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ORIGINAL FRENCH ARTICLE: Hasard? Vous avez dit Hasard?

by Alice Guionnet

Translated Friday 14 September 2018, by

To control the unknown by "measuring" chance, scientists have developed mathematical objects, random matrices. Alice Guionnet explains their genesis, and shows how this major discovery influences other sciences and many areas of society.

"I am often asked if there are still things to find in mathematics. The truth is, there are more and more things to look for. Random matrices, that are found everywhere, are a perfect example."

How dare we talk about the laws of chance? Isn’t chance the antithesis of any law? (...) Probability is opposed to certainty; therefore, this is what we do not know and therefore it seems that we cannot calculate it." This is how the mathématician Poincaré began his famous text on chance. However, the calculation of probabilities has invaded many sciences and society, particularly through statistics. And I and my colleagues spend our days doing these calculations!

Photo: Frederic Bella

How does it work? It all began in the 16th century with the work of the Italian Cardano. Cardano was a scientist and a doctor. He invented the cardan shaft, a mechanical part still used in automobiles. But he was also a great mathematician. He was the first to have the idea that chance can be measured. History says that Cardano was making ends meet by gambling and, in this spirit, he tried to understand what his chances were to make a double six. Even if the movement of a die is governed by known physical laws, a throw depends on too many parameters (initial position, throw direction, etc.) for the result to be predicted accurately. But the chance - or probability - of getting a face on top to be the six *can* be calculated. Cardano noted that all faces must have the same probability of appearing, so there is a one-in-six chance for each value. When he rolls two dice, the side on which one die falls must not influence the side on which the other die will fall: these events are *independent*! There must therefore be a 1/36 probability of performing a double six.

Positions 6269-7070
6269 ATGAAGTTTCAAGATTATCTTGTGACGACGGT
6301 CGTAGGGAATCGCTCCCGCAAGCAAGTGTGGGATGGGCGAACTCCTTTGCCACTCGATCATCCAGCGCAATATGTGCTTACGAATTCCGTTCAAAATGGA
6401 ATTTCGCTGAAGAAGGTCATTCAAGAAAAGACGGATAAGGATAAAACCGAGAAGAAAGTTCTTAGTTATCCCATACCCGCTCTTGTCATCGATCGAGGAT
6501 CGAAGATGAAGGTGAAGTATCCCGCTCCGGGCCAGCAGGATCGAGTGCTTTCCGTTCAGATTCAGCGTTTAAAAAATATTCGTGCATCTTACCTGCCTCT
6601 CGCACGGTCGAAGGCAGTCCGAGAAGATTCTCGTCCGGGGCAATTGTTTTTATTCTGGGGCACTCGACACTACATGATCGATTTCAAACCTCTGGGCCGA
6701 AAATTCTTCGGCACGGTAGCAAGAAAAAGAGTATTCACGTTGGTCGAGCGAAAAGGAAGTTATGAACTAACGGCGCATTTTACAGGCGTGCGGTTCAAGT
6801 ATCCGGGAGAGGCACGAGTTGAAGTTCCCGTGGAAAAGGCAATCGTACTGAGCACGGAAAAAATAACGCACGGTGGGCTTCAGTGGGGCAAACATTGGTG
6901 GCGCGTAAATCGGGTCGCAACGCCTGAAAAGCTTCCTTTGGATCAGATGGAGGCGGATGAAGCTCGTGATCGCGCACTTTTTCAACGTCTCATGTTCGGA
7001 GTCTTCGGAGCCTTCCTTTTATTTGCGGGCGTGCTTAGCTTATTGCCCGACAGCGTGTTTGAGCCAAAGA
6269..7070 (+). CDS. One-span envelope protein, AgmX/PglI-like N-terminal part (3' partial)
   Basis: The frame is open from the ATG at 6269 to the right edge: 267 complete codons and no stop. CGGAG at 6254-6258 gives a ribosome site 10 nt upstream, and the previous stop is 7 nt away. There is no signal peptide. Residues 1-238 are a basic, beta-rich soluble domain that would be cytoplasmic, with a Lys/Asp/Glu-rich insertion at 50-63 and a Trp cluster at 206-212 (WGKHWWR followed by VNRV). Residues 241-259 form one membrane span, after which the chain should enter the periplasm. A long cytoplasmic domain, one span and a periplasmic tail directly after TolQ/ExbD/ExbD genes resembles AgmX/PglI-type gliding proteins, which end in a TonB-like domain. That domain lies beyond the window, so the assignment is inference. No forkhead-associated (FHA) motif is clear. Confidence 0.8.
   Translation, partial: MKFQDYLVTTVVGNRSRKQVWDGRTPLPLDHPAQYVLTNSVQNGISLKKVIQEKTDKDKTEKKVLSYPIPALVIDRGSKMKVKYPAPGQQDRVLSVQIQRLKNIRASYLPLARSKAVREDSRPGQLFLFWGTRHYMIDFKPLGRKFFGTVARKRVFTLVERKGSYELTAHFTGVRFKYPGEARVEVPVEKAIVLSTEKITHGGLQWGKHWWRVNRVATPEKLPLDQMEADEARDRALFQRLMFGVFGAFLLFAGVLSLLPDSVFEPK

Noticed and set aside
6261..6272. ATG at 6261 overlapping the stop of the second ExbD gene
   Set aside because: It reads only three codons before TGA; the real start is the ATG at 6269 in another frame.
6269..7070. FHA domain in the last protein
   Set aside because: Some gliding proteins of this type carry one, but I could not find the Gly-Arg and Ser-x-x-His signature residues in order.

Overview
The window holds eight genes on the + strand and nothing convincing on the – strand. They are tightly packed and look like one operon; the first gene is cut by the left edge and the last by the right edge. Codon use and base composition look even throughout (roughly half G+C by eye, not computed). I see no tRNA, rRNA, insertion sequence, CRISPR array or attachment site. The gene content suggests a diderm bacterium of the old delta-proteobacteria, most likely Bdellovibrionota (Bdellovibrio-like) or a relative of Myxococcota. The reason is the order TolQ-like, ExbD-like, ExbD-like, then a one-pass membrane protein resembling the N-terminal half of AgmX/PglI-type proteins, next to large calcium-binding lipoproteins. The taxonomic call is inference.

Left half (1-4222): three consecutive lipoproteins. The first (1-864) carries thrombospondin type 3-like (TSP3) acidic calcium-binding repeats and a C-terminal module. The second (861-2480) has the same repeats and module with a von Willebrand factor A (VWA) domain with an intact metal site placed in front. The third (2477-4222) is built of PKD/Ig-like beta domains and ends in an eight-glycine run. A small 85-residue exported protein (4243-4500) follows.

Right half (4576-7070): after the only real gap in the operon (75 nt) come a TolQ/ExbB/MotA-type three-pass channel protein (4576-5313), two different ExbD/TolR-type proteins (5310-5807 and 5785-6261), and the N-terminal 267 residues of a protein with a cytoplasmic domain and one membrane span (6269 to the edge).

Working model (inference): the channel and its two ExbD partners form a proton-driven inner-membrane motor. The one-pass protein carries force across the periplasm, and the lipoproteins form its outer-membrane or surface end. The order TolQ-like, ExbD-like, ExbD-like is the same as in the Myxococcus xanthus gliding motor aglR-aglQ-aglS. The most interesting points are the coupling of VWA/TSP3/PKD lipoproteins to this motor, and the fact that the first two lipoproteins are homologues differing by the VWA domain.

**The Law of Large Numbers**

These findings may now seem quite obvious, but they are at the heart of the basis for calculating probabilities. They make it possible to measure what is unknown, incalculable, by assigning to it a *probability*. And this makes it possible to predict, with a certain probability, what can happen. From that moment on, the theory of probability developed rapidly. One of the first questions was to be able to check that we had not made a mistake by assigning a probability of 1/6 to each face to appear in the roll of a die.

Let’s look at a simpler case: a coin. A priori both sides have the same chance to appear: 1/2. But how can we verify this? Common sense tells us that if we throw our coin 1,000 times, the "tail" (as in "heads or tails") should appear about 500 times. But beginning with what size "error" should we suspect that the coin is "fake" or that our mathematical model in incorrect?

The answer will come from Bernoulli and de Moivre in the 18th century. They show that there is a more than a 65% chance that the "tail" side will appear between 460 and